A documentary on the once-promising American rock bands The Brian Jonestown Massacre and The Dandy Warhols, and the friendship/rivalry between their respective founders, Anton Newcombe and Courtney Taylor.
Photographer and director Sam Jones sits down with the myriad professionals of television and movies, and other celebrities (great skateboarders, for example), to discuss their development ... See full summary »
A collaboration between filmmaker Jem Cohen and the Washington D.C. band Fugazi, covering the 10 year period of 1987-1996. Far from a traditional documentary, this is a musical document; a ... See full summary »
A documentary about the design of cities, which looks at the issues and strategies behind urban design and features some of the world's foremost architects, planners, policymakers, builders, and thinkers.
Amanda M. Burden
Bob Moog shaped musical culture with some of the most inspiring electronic instruments ever created. This "compelling documentary portrait of a provocative, thoughtful and deeply ... See full summary »
A documentary that goes behind the scenes with some of today's most talented songwriters as they make new music based on long-lost, newly discovered lyrics from Bob Dylan's legendary ... See full summary »
T Bone Burnett,
First time director Sam Jones documents the making of Wilco's fourth studio Album, Yankee Hotel Foxtrot. Named after the Wilco song that is featured on Yankee Hotel Foxtrot, an album that strays from the Alt-country that made them famous. Jones' desire was to document the creative work of YHF's production, he seems to have found a bit more, including band members departing and a conflict with Reprise record company. This is a true documentry of art versus money-driven media conglomerates. Written by
J. Robert Putzer <email@example.com>
According to Sam Jones, the members of Wilco never complained or asked for space during filming. At one point, Jones said, "I had the camera next to (John Stirratt), pointing straight at him, and he flubbed his bass line. The song stopped, and (Jay Bennett) yelled out, 'That one was going so great!' I felt terrible, but John, ever the gentleman, claimed that I didn't have anything to do with him messing up. (Yeah right, you try doing your job all day with a virtual stranger pointing a giant camera at you.)" See more »
There's something so intrinsically beautiful about watching a group of musicians work so effortlessly in their own environment. Their ambition and their passion comes through in the music, but only a film like this can capture all the details of this phenomena. I Am Trying to Break Your Heart is that film that captures the talent, the perseverance, and the passion of the band Wilco. It tells the story of their recording of their album "Yankee, Hotel, Foxtrot" and how they were given complete freedom to make the record, only to have that freedom stripped from them when it came time to actually release the album. This is a documentary made out of the love and respect for not just Wilco, but music in general.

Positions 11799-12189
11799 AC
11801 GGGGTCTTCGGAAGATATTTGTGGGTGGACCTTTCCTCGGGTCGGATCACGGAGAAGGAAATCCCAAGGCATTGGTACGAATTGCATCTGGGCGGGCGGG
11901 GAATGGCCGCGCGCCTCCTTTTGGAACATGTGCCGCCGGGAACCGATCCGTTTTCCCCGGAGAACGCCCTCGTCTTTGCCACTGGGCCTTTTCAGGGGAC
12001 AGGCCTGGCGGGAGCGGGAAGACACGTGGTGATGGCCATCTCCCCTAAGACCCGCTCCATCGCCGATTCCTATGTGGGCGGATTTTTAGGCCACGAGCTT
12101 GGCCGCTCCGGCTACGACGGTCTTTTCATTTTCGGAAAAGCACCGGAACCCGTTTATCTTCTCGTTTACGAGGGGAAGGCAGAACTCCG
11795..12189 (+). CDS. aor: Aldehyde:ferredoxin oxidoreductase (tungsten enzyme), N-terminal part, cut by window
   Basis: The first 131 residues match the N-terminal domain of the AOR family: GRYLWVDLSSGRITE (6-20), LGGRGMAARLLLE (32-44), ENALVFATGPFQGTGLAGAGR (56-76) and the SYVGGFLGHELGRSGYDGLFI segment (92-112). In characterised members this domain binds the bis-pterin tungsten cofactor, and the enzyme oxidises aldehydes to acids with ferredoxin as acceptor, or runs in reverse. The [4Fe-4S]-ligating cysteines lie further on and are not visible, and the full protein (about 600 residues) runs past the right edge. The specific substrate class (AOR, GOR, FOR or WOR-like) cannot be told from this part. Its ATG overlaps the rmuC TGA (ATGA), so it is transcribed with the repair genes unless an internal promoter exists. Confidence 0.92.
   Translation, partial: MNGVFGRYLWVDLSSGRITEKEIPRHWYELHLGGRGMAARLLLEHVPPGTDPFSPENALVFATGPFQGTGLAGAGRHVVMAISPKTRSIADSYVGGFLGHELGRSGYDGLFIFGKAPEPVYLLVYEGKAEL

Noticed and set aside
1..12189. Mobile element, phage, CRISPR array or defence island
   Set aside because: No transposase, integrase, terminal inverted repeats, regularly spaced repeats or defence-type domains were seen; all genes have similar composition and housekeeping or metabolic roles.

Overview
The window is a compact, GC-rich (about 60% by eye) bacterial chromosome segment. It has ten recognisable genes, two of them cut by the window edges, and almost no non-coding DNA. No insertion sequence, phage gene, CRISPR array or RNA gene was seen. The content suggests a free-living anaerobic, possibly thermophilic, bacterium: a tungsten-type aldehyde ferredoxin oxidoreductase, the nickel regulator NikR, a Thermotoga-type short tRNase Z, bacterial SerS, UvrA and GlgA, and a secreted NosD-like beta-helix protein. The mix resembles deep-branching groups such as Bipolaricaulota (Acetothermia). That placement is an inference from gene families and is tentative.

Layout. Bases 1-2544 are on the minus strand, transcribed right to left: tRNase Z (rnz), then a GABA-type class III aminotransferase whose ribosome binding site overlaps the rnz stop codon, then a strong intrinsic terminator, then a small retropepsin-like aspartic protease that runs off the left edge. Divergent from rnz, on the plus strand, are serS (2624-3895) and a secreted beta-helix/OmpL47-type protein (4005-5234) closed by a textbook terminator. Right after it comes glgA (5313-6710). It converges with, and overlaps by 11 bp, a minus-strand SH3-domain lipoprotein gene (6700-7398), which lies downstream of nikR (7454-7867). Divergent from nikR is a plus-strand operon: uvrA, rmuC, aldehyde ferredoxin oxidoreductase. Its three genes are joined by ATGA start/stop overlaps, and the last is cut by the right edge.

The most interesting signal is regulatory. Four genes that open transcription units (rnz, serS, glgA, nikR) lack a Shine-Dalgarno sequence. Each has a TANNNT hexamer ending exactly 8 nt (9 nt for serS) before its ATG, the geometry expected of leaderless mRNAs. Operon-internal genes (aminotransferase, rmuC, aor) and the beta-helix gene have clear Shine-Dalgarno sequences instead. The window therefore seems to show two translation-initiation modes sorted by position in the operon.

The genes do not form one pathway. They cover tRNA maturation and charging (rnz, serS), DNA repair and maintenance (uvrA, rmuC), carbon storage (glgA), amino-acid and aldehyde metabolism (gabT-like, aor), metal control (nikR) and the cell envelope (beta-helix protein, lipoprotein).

The film is structured as one would expect from a film like this. We cut between studio footage and concert footage with some breaks here and there that highlight a very specific mood and atmosphere of the film. There is never a dull moment in this film as there is always something interesting going on either verbally or artistically. The studio footage is fascinating as we get to see the nitty gritty process of making a record come alive. We see the most trivial things receive long, sophisticated conversations. This documentary does a wondrous job of capturing what music means to these guys, and how strong their passion is for it. A non-musician type like me might not understand everything they are talking about during debates over the music, but it is still very evident that this band takes their job seriously and they respect and adore music to no end.
Then of course there's the concert footage which also captures a hint of magic and motivation in this band. They play in small venues where the music seems to become more personal as they rock out on stage. This footage perfectly highlights the results of their passion and tireless determination to make their album great. It is evident that these guys love what they do and will surely never stop doing it. They love making art as much as this film loves capturing art. This is a fascinating film that really does show what making art is all about, enveloping a look and feel that matches the somber quality of the band. Wilco's music and the film's atmosphere are incredibly in sync, showing further dedication on both fronts.
I Am Trying to Break Your Heart is also an interesting profile on the band's front man Jeff Tweedy. He is an incredibly interesting character whose love for music knows no boundaries. He does what he wants to do and will stop at nothing to make the record he wants to make. There is an air of pretentiousness to him, but I suppose it goes along appropriately with the amount of talent this man possesses. He and Wilco make great music, but they also talk about music in a way that shows how much more it means to them than the average person. And to see this unfold within the film is truly remarkable.
When you get right down to it, this is just a fantastically well made documentary, and that's all there is to it. It's more intriguing and introspective than entertaining, and it truly is a musicians film. The non-musicians are somewhat alienated at times, but one can at least respect the obvious passion and talent these fine gentlemen display. For a middle of the road Wilco fan who isn't a musician himself, this makes a very fascinating and very enticing one time watch. For musicians and massive Wilco fans this is surely considered to be a masterpiece.
2 of 2 people found this review helpful.
Was this review helpful to you?